Student Well-Being K-12 Essentials Forum Social-Emotional Learning: Making It Meaningful
Join us for this event with educators and experts on the damage the pandemic did to academic and social and emotional well-being.

EdWeek Top School Jobs

Teacher Jobs
Search over ten thousand teaching jobs nationwide — elementary, middle, high school and more.
View Jobs
Principal Jobs
Find hundreds of jobs for principals, assistant principals, and other school leadership roles.
View Jobs
Administrator Jobs
Over a thousand district-level jobs: superintendents, directors, more.
View Jobs
Support Staff Jobs
Search thousands of jobs, from paraprofessionals to counselors and more.
View Jobs

Read Next

School & District Management How This Principal Uses TikTok and YouTube to Build School Culture
A Louisiana principal has found that short videos reinforce what’s happening in the classrooms.
8 min read
Tight crop of hands typing on a laptop overlaid with a window that includes a video play button and red progress bar.
iStock/Getty Images Plus
School & District Management Opinion To Have a Bigger Impact, Here's What You Should Stop Doing in Your Classroom or School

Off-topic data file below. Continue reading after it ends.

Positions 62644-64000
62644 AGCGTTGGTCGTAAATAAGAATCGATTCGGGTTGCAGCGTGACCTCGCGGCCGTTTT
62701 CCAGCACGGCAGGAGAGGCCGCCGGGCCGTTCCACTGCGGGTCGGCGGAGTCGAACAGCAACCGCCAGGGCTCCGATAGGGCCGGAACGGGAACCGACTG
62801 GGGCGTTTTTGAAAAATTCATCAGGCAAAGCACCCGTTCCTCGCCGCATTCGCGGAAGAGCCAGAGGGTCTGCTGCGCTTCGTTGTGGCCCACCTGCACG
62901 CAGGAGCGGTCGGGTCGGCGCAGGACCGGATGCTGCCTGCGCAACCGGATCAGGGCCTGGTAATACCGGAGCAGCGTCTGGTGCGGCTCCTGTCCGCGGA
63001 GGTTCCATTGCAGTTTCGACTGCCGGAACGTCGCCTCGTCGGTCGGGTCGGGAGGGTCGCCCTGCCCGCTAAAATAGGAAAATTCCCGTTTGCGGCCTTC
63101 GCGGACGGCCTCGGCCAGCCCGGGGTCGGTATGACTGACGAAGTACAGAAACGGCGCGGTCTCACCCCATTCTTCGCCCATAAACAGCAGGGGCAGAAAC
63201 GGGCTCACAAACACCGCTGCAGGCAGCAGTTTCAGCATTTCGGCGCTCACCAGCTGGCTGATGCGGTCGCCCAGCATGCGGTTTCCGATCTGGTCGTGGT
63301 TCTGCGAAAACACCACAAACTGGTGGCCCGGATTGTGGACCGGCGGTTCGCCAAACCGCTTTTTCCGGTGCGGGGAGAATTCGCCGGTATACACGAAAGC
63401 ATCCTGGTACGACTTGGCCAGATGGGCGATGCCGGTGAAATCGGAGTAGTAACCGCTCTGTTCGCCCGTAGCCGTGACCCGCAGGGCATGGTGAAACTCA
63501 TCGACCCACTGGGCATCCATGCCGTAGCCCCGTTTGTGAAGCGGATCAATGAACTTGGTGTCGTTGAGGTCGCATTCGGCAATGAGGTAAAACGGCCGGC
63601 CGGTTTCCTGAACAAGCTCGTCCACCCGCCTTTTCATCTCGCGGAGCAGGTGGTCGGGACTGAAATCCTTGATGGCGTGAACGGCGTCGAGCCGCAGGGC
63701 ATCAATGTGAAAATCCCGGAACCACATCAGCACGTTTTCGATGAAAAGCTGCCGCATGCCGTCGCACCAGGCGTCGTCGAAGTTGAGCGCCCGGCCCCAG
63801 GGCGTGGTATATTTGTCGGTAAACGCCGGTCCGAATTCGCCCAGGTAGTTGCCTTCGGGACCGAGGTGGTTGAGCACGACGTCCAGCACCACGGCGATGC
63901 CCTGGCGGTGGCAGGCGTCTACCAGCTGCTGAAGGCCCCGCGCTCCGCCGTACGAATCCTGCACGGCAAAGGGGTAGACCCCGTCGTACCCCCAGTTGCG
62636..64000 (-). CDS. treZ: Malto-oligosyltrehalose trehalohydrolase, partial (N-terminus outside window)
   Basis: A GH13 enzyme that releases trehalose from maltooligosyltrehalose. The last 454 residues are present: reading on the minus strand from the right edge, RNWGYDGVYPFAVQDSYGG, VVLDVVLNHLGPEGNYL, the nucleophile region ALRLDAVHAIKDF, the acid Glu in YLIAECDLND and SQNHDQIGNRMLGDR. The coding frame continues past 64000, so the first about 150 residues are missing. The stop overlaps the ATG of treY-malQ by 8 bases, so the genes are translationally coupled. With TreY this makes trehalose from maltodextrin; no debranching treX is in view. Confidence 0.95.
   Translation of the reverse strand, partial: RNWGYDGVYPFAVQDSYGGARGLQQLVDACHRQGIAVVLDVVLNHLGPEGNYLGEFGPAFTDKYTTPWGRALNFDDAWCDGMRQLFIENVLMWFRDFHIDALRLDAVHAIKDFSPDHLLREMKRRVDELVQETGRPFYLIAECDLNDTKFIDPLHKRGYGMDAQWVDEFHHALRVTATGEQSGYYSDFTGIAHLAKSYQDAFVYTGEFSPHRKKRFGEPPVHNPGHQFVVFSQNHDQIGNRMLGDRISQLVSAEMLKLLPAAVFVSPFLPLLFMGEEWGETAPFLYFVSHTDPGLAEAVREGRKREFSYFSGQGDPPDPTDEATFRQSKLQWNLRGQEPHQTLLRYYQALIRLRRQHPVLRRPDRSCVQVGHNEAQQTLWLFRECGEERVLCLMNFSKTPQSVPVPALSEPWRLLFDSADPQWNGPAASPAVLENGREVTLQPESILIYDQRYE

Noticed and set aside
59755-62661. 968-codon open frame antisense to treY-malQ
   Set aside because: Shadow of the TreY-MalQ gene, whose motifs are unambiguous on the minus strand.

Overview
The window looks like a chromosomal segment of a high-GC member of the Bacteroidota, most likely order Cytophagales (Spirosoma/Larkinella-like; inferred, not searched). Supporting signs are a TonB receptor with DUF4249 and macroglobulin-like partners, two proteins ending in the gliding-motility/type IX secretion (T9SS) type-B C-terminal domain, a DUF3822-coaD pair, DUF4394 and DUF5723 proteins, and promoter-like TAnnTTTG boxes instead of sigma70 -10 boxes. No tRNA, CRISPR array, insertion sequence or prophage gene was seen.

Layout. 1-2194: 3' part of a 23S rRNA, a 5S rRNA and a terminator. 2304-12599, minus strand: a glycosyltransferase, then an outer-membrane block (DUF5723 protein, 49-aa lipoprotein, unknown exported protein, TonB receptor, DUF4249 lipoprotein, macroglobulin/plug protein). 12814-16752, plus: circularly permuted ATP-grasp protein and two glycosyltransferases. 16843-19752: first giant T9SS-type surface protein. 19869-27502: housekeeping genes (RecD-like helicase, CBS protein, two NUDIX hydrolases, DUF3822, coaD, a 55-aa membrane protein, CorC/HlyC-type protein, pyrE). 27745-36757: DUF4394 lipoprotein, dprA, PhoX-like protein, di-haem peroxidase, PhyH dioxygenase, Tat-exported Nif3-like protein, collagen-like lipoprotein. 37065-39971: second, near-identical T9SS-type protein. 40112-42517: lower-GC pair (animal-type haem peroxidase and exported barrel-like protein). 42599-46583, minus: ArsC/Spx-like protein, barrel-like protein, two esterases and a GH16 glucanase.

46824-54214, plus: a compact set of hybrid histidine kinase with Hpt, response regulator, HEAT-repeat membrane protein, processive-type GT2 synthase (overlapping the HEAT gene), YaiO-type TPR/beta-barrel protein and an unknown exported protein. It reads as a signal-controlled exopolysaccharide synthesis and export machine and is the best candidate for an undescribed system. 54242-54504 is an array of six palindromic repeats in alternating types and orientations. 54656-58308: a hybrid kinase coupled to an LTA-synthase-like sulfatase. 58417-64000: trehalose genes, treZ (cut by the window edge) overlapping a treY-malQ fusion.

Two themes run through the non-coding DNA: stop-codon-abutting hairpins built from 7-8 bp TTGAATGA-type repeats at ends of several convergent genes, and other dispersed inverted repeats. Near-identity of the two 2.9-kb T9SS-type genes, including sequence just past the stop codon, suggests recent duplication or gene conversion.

Teachers and leaders often want to lighten their load, but don't know where to start.
6 min read
shutterstock 1051475696
Shutterstock
School & District Management Opinion The Pandemic May Have Eased, But There's No Going Back for Districts
Now's the time to rethink how to address—and solve—problems in education, explain several education leaders.
20 min read
Images shows colorful speech bubbles that say "Q," "&," and "A."
iStock/Getty
School & District Management Someone Spread an Unfounded Rumor About Your School. Here's What to Do Next
Hoaxes have become more pervasive as political tensions rise in schools.
6 min read
Two male leaders squeezing and destroy the word "hoax" in a vice.
Illustration by Gina Tomko/Education Week and Getty